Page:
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Over the course of my youth, I liked, nay, LOVED some SUSPECT books.

I’m not going to say they were bad books, or that I was an idiot for liking them, but looking back, boy do they make me cringe.

It’s like I was setting myself up for social failure. Not just by being a reader in the first place, but by gravitating towards the type of books that could be described as “Misanthropy for Beginners.”

Join me on a trip down memory lane, to learn exactly what was going on inside the mind of the young reader as he poisoned himself with the spoiled fruits of knowledge.

Age 8 – Hatchet by Gary Paulsen

This book is practically about me. Think about it. I go fishing every summer, and even though I’m too afraid to put the minnow on the hook, other than that, I’m pretty much the main character. Yeah. I’m lonely AND adventurous. I was by myself for over 5 hours in the woods behind the optometrist’s office, once. I catch crawdads. IN A JAR. Plus, I’m way better at Oregon Trail than my classmates. I’m a born survivor.

Age 10 – Fahrenheit 451 by Ray Bradbury

Wow this book was crazy. And kinda scary. I’m just like Clarisse but not a girl and also just like the Fireman. I can be like more than one thing (because I’m complicated). My mom said the book is about a dystopian world, which I looked up in the dictionary (the big one). It means a make-believe place where everything is bad and there are a lot of rules. Um, sounds like Wanamaker Elementary to me! I had to hide the book from Mrs. Bush because always she’s out to get me. I bet she’d take it and burn it, like I’m sure she did with the werewolf stories I was writing because I was done with math. She’s a B-I-T-C-H (which is a female hound!).

Age 12 – The Catcher in the Rye by J.D. Salinger

Everyone’s a fucking phony. I know because I read this book before they even assigned it to the fucking phonies in my class. Like, two years before. When they finally read it, they probably won’t even realize how phony they are. But I’m not a phony. I’m real. I’m brave. I say shit and damn and fuck and even write it in notebooks. The part where the guy tried to kiss the other guy or whatever was weird. I definitely didn’t read that part in the bathroom.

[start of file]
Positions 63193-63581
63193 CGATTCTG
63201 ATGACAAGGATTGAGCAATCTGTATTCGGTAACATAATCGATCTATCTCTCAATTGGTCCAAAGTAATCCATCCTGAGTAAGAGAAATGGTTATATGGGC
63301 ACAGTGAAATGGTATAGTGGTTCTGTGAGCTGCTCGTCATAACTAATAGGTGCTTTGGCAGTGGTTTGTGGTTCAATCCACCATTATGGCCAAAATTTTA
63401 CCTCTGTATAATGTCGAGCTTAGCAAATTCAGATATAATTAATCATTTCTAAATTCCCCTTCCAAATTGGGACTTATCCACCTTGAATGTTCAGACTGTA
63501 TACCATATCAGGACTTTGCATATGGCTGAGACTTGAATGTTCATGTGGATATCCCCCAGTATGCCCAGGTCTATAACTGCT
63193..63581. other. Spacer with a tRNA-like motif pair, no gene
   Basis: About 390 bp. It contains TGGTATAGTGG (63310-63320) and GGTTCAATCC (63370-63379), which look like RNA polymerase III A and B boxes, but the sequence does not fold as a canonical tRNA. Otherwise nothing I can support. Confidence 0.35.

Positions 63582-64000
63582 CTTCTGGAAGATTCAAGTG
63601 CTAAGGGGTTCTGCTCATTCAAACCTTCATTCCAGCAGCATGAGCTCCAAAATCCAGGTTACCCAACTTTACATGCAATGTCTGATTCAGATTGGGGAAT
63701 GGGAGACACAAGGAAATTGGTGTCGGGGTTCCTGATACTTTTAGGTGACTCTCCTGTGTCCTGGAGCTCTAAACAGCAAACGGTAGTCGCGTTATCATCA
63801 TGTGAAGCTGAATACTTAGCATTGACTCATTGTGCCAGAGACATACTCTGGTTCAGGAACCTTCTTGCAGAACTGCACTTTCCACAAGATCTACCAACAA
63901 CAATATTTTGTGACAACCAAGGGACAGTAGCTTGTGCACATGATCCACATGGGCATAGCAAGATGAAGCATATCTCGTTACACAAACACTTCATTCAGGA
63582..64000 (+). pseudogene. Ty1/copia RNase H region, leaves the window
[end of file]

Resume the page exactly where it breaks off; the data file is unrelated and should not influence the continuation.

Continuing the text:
Age 14 – The Stranger by Albert Camus

Sometimes things just HAPPEN, Mr. Miller. For example, one day you’re walking on the beach, or you’re on the playground shooting baskets, and suddenly you just kill a man, or ALLEGEDLY ignore a fire drill. So what does banning me from a field trip and making me write a report on the types of lizards I can find in Wabaunsee County prove? How does it discipline me? Does the punishment fit the crime? Does any punishment fit any crime? I mean, is there even REALLY such a thing as consequences?

Age 16 – Zen and the Art of Motorcycle Maintenance by Robert Pirsig

You know, kids in this suck-ass school just don’t wanna THINK about LIFE. They don’t wanna think about how stuff is made. Or how the small parts that make up machines and cities and forests and mountain ranges are this metaphor for, like the UNIVERSE, or whatever. But I see through the false shit, man. I see the bigger picture. How there’s a Phaedrus in all of us. Everything is, like, EVERYTHING and it feels like I’m the only one in this goddamn dead place filled with goddamn dead knowledge who’s trying to talk about experience and meaning on a goddamn cosmic level.

Age 18 – A Heartbreaking Work of Staggering Genius by Dave Eggers

What the fuck does it take to show you motherfuckers, what does it fucking take what do you want how much do you want because I am willing and I’ll stand before you and I’ll raise my arms and give you my chest and throat and wait, and I’ve been so old for so long, for you, for you, I want it fast and right through me—Oh do it, do it motherfuckers, do it do it you fuckers finally, finally, finally… I get to go to college.

Gordon St. Raus

Gordon St. Raus peaked at 15 and is mostly held together by masking tape.

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